Mechanism of hepatitis b virus cccdna formation

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Hepatitis B virus (HBV) remains a major medical problem affecting at least 257 million chronically infected patients who are at risk of developing serious, frequently fatal liver diseases. HBV is a small, partially double-stranded DNA virus that goes through an intricate replication cycle in its native cellular environment: human hepatocytes. A critical step in the viral life-cycle is the conversion of relaxed circular DNA (rcDNA) into covalently closed circular DNA (cccDNA), the latter being the major template for HBV gene transcription. For this conversion, HBV relies on multiple host factors, as enzymes capable of catalyzing the relevant reactions are not encoded in the viral genome. Combinations of genetic and biochemical approaches have produced findings that provide a more holistic picture of the complex mechanism of HBV cccDNA formation. Here, we review some of these studies that have helped to provide a comprehensive picture of rcDNA to cccDNA conversion. Mechanistic insights into this critical step for HBV persistence hold the key for devising new therapies that will lead not only to viral suppression but to a cure.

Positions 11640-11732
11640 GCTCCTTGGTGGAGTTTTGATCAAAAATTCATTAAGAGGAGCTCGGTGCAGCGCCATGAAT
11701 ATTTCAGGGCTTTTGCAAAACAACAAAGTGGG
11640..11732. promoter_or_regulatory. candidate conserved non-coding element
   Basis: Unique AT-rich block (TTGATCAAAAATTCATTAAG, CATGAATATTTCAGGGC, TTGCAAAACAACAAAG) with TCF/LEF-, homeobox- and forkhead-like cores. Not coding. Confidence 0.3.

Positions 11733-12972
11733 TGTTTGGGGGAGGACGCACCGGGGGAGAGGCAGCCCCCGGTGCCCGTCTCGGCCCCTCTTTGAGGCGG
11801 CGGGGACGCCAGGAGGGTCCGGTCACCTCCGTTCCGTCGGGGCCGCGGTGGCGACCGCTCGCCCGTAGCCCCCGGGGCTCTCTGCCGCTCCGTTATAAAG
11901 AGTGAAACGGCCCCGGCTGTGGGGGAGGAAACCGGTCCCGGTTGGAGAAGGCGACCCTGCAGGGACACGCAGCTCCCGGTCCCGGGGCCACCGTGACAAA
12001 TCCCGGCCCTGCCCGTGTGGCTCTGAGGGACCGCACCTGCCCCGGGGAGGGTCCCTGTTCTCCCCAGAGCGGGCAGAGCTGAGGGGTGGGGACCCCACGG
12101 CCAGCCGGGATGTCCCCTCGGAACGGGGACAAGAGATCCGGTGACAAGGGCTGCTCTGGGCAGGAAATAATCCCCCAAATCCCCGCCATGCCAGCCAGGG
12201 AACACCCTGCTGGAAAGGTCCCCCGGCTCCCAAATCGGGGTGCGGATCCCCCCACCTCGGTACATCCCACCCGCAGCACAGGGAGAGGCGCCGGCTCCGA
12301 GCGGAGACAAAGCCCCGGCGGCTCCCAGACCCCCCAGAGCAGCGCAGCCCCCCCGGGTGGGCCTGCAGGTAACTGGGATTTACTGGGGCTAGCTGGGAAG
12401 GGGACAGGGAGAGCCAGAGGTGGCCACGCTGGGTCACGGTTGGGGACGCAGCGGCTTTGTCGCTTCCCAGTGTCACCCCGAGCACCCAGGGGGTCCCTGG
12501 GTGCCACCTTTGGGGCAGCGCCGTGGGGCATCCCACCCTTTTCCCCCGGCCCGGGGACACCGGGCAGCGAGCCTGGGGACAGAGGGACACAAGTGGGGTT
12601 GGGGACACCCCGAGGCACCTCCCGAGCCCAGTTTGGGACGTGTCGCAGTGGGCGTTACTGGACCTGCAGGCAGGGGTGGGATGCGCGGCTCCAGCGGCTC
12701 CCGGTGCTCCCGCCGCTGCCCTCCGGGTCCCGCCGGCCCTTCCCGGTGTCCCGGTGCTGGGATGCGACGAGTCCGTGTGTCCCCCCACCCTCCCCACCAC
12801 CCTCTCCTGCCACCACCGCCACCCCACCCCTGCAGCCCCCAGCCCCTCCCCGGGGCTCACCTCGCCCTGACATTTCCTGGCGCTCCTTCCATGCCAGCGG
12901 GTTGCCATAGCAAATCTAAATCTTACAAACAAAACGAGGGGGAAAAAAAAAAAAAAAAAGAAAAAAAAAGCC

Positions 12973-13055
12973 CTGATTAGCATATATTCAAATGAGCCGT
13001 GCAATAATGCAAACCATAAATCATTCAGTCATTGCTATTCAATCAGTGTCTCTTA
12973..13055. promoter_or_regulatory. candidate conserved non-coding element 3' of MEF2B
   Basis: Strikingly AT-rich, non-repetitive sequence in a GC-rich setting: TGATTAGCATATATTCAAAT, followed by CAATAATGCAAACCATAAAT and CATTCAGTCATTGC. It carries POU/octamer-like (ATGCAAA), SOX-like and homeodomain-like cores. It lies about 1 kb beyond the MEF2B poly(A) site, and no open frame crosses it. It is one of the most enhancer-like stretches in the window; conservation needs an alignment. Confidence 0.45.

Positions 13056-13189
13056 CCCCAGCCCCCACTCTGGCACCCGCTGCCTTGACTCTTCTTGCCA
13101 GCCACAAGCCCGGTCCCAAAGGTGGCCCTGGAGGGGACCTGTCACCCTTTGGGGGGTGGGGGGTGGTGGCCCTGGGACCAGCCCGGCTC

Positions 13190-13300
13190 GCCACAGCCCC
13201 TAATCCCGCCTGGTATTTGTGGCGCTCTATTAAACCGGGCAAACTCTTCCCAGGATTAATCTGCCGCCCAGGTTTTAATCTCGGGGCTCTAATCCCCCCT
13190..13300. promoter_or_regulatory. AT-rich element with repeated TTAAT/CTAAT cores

Original languageEnglish (US)
Article number1463
Issue number8
StatePublished - Aug 2021

All Science Journal Classification (ASJC) codes

  • Infectious Diseases
  • Virology


  • CccDNA biogenesis
  • DNA repair
  • HBV
  • Hepatitis B virus
  • RcDNA
  • Viral replication


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